Inside the Peabody Museum January 2017

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A Recent Acquisition

A Historic Stand and the People of Standing Rock   

Visit Iran with a Harvard Art Scholar   

 milk pot

A Recent Acquisition

Elizabeth Hopkins, a political anthropologist and Emerita Professor at Smith College, collected this milk pot while living among the Bahima, pastoral nomads of Uganda, in the early 1960s. Interestingly, at that time the objects used by the pastoral Bahima were made for them by agricultural peoples and acquired in trade. According to Dr. Hopkins, the only things the Bahima produced, in addition to milk and ghee, were basketry covers for the milk pots. Not long after Dr. Hopkins’ stay with the Bahima, political changes and national policy initiatives altered their pastoral way of life.

--Amy Wolff Cay, Associate Registrar for Acquisitions

LaDonna Brave Bull Allard in Wiyohpiyata exhibition

A Historic Stand and the People of Standing Rock 

“The US government may only be a temporary government here. This is our land this will always be our land for time immemorial and we fight for this land. It doesn’t matter which government is here.”

--LaDonna Brave Bull Allard (Standing Rock Sioux Tribe) from a 2006 interview featured in the exhibition Wiyohpiyata: Lakota Images of the Contested West.

The exhibition looks at westward expansion and native peoples’ response to it, providing historic context for the recent protests at Standing Rock reservation--home of the Hunkpapa and other northern Sioux bands--and where Allard has been active. Allard is one of several Standing Rock tribal members interviewed in the exhibition about warrior culture  and tribal history including the Battle on the Little Big Horn and Sitting Bull. “Wiyohpiyata [which means “west” in Lakota] addresses the history of the people of Standing Rock,” says Castle McLaughlin, who co-curated the exhibition with artist and educator Butch Thunder Hawk of Standing Rock. She continued, “The historic dispossession and resistance depicted in Wiyohpiyata laid some of the groundwork for the recent resistance to oil pipelines at Standing Rock. Unfortunately, conflict between Indians and settler communities over lands and resources has characterized our shared histories in North America.”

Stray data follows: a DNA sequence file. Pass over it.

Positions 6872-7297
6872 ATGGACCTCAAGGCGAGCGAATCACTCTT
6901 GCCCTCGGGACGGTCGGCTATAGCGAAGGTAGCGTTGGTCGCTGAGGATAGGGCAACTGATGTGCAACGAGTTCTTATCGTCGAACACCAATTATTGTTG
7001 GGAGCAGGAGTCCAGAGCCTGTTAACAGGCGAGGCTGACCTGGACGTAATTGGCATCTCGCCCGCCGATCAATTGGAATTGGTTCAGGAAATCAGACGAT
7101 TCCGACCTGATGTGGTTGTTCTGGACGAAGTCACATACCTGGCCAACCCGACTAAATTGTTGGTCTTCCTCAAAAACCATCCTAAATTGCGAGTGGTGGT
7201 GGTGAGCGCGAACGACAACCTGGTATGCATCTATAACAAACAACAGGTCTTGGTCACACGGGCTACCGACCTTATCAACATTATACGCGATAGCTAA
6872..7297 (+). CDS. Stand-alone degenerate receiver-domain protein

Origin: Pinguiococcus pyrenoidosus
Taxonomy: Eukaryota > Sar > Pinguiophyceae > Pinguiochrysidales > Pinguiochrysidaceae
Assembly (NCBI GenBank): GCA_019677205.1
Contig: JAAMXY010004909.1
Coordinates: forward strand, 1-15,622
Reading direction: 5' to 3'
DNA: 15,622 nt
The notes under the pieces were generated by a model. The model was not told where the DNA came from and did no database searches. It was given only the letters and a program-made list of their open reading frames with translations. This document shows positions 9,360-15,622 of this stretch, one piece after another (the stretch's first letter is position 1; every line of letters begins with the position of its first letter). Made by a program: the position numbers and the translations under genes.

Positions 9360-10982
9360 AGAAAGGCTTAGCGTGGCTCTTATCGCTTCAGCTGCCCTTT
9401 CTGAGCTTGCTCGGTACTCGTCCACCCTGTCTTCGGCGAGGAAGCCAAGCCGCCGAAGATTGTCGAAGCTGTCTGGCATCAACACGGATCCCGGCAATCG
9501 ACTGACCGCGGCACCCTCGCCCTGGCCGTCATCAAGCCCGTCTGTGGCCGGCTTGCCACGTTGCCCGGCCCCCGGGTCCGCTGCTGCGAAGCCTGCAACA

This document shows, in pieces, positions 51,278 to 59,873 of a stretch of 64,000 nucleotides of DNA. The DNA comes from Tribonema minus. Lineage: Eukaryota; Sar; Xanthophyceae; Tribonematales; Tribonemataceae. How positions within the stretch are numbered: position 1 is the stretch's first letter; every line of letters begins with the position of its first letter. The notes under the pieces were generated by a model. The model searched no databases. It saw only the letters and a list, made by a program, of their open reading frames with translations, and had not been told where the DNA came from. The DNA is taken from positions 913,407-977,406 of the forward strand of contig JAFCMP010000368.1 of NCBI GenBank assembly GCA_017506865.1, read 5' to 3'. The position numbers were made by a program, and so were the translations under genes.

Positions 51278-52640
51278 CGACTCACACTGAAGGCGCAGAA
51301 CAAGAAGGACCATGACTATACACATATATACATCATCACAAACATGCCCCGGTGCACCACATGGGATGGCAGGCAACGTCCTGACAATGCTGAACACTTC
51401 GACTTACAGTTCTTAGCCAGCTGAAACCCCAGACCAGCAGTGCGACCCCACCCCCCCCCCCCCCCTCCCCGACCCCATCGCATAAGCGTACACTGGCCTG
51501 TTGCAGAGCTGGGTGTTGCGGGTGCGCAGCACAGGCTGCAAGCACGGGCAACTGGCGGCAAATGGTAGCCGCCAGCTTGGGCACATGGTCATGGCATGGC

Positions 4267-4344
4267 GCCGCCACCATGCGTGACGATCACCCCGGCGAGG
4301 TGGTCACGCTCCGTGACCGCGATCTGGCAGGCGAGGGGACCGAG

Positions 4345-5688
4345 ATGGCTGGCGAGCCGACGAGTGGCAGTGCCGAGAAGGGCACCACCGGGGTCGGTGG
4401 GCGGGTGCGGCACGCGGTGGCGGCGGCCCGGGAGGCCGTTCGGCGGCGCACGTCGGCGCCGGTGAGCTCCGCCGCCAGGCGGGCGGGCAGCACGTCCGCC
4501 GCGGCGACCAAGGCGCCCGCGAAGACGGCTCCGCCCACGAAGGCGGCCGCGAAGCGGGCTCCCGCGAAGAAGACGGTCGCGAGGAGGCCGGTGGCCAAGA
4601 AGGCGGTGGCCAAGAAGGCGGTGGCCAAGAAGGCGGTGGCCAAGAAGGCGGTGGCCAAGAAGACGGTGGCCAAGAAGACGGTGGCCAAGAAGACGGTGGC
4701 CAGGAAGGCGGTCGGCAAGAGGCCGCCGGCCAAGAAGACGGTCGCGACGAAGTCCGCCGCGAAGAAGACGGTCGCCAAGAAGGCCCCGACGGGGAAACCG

An In-Depth Exploration

 

Visit Iran with a Harvard Art Scholar

Harvard Museums of Science & Culture Travel invites you to uncover the extraordinary cultural heritage of Iran, a land dotted with monuments and other carved reminders of several ancient civilizations leading up to the Persian Empire. Beyond unraveling Iran’s rich history, participants will also discuss what lies ahead for this pivotal nation with Study Leader David Roxburgh, Prince Alwaleed bin Talal Professor of Islamic Art History and Chair of the Department of History of Art and Architecture at Harvard University. Inside Iran: An In-Depth Exploration travel dates are September 9–29 2017.


Image credits:  Milk pot with basketry cover from Bahima, Ankole Kingdom, Uganda; early 1960s or before. Wood, plant fiber. Gift of Elizabeth Hopkins. Courtesy of the Peabody Museum of Archaeology & Ethnology, Harvard University. PM# 2016.14.36 (digital file #99350047). LaDonna Brave Bull Allard still frame from Wiyohpiyata exhibition video. © President and Fellows of Harvard College.


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